Data hygiene and staffing: Why it’s crucial to clean your data
The staffing industry has been undergoing a digital transformation over the past few years, adding technologies that help recruiters access candidates more efficiently and effectively than ever before. But digital tools are only as good as the data they use. If you’re currently upgrading your ATS platform or implementing new candidate engagement workflows, now is a great time to clean up your data.
What is data hygiene?
Data hygiene refers to how “clean” your data is—or basically, how many errors are in the data. Errors are introduced in a variety of ways. A salesperson or recruiter might be rushing to get a candidate uploaded to a system and type 111-111-1111 as their phone number, for instance. “They type in anything they need to get that record uploaded, and if they never hire them, they forget about it,” says Danny Ashraf, Monster’s director of sales. But six months later, if there’s another job open, there won’t be an accurate phone number in the system for that candidate.
It also happens that candidates move or change jobs or change their contact information. “People change their cell phone numbers every two to three years, they change their email address every five to six years,” Ashraf says. “Presidents and leaders of organizations probably think their data is pretty good, but it’s not.”
What is data hygiene so important?
For one thing, companies invest a great deal of money into HR technology, and there’s a great deal of emphasis on artificial intelligence and the candidate experience. But those systems are built on data, and if the data is riddled with errors, the technology won’t work as well.
“All that automation that happens further downstream doesn’t mean anything if you don’t start with accurate information,” Ashraf says. “Companies only think about cleaning up their data when they’re migrating systems.”
It’s also a big waste of time for recruiters, who will spend time chasing candidates who are low probability hires. “It will detract from where they should be spending their time—with high probability candidates,” says Cabot Jaffee, president and CEO of AlignMark, a company that offers hiring and recruiting tools. “The increased costs are staggering.”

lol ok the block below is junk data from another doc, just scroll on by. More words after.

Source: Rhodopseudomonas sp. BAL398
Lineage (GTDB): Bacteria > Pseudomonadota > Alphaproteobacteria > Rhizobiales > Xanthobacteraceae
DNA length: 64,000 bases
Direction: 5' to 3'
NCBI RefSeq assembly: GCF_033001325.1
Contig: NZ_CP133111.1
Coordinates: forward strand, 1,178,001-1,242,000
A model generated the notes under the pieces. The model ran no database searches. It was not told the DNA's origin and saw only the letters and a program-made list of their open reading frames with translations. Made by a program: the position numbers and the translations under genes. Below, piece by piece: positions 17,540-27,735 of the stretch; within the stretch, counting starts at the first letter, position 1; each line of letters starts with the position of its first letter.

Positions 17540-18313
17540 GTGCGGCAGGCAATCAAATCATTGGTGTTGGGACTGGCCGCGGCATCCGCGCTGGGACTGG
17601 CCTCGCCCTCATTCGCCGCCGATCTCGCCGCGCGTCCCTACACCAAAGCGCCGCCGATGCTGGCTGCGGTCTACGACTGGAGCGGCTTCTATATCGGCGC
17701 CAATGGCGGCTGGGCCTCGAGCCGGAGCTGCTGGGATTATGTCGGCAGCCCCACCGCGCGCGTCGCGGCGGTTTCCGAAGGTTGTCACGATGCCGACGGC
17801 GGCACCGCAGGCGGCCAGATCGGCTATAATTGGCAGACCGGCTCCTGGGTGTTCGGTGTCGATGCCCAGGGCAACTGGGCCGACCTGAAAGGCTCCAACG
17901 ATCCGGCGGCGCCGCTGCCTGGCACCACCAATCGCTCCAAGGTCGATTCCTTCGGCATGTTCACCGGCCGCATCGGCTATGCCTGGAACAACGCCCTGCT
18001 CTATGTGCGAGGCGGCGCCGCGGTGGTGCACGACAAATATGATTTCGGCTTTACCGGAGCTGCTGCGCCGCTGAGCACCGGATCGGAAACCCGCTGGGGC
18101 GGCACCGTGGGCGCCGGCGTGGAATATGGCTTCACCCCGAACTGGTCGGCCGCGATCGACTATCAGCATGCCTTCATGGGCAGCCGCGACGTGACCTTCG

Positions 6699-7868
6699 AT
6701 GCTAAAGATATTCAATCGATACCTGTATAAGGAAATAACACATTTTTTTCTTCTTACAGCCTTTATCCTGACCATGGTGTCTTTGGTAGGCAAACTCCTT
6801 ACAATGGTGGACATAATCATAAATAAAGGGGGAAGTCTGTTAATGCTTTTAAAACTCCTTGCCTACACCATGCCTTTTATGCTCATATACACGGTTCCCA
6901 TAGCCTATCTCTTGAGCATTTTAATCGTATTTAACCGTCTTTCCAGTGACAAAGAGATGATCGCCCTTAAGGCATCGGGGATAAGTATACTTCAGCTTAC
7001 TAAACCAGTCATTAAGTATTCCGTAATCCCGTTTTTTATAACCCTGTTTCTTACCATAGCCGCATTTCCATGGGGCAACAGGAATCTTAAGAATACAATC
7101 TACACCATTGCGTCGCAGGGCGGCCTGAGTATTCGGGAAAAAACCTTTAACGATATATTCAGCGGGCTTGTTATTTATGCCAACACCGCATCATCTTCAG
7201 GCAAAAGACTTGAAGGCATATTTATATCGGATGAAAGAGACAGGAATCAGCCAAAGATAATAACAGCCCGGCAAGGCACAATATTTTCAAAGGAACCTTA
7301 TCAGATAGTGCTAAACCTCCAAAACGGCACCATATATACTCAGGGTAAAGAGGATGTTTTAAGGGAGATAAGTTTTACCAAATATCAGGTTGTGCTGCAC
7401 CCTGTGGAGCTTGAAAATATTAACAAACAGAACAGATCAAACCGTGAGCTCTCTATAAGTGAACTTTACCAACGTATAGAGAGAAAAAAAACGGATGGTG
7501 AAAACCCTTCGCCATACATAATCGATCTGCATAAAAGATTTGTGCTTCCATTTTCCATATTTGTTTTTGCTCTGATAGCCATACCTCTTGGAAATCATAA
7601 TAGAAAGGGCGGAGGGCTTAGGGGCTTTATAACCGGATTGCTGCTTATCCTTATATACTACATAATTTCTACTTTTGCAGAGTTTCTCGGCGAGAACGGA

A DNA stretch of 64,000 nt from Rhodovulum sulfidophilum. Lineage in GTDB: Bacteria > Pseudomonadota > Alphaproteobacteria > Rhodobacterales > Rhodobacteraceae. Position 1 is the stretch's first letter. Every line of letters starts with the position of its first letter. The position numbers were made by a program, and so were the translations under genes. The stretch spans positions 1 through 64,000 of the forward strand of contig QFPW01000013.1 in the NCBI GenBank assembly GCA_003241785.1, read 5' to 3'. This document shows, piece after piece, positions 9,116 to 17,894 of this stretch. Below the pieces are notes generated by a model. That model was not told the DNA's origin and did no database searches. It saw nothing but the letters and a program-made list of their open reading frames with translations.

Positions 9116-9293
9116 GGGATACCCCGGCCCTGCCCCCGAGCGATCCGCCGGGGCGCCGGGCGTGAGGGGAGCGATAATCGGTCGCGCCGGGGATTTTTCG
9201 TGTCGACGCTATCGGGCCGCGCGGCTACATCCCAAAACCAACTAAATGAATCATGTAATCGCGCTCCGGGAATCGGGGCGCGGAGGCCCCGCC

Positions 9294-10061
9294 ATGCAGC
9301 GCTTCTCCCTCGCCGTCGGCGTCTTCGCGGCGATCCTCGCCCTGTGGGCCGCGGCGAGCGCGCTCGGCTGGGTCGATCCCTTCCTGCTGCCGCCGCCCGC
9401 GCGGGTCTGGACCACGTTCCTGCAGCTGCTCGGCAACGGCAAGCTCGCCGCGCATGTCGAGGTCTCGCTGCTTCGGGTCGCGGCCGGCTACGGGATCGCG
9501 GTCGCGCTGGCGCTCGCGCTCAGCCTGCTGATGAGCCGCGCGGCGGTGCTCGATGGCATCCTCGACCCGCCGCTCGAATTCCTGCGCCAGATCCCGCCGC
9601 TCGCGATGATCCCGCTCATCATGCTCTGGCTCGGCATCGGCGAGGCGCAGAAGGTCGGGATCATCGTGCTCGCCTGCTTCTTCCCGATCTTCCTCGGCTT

Aside from an expensive system that doesn’t work efficiently, data errors can also hurt your company reputation. If you’re sending irrelevant emails, texts and voicemails to candidates, you look like a company that doesn’t have its act together.
What can companies do about their data?
This can be a big problem to tackle, and there are a few ways in which companies can approach it:
- Engage candidates at the start: Companies sometimes ask candidates for email addresses and phone numbers early in the recruiting process, and if a job applicant isn’t fully invested, they might not input their real information. “Candidates want information on whether they are a fit for the company, the job, before providing too much information,” Jaffee says.Improving this means writing better job descriptions and interacting with candidates more strategically before asking them for information. “A company that engages and provides the employee value proposition from second one in the application recruiting process will gather many more ‘real’ email addresses and phone numbers,” Jaffee says. “Candidates expect good information before providing their information.”
- Streamline your data collection: How many different ways are there for information to enter the system? Do candidates fill out web forms? Do recruiters enter information into a database? What happens with in-person applications? To the extent possible, make sure your data gathering systems work together, ask the same questions, and use the same fields for answers. It’s also helpful to use systems that work well together.
- Check with candidates regularly: “We are constantly notifying candidates about open jobs, market data and salary surveys,” says David Moise, president of IT recruiting firm Decide Consulting. “When we get a bounced email, that triggers us that the candidate may have switched jobs. We run reports on people who may have switched jobs, and depending on who they are, the recruiter may reach out to them.”
- Audit your data: You can do this by hand or hire a company to help you do this. Monster, for instance, can conduct a free audit of a company’s data and determine how many of the candidates in the company’s database they can provide updated information for.“For instance, they can send us all the email addresses in their system and we tell them that out of 1 million addresses, we have 60 percent of the candidates in our system and we can update 50 percent of them with newer records,” Ashraf says. “We go through this as an auditing experiment. Sometimes we find that out of one million resumes, we can only update 500 of them, so we aren’t a good fit.”
Ask for guidance on data hygiene solutions
As tech becomes a larger part of staffing and recruiting, data hygiene will become an increasingly important issue. If you aren’t sure where to start, an audit of your data might help. Ask about Monster’s staffing solutions and ask about a data hygiene analysis to see if it might be a fit for your company.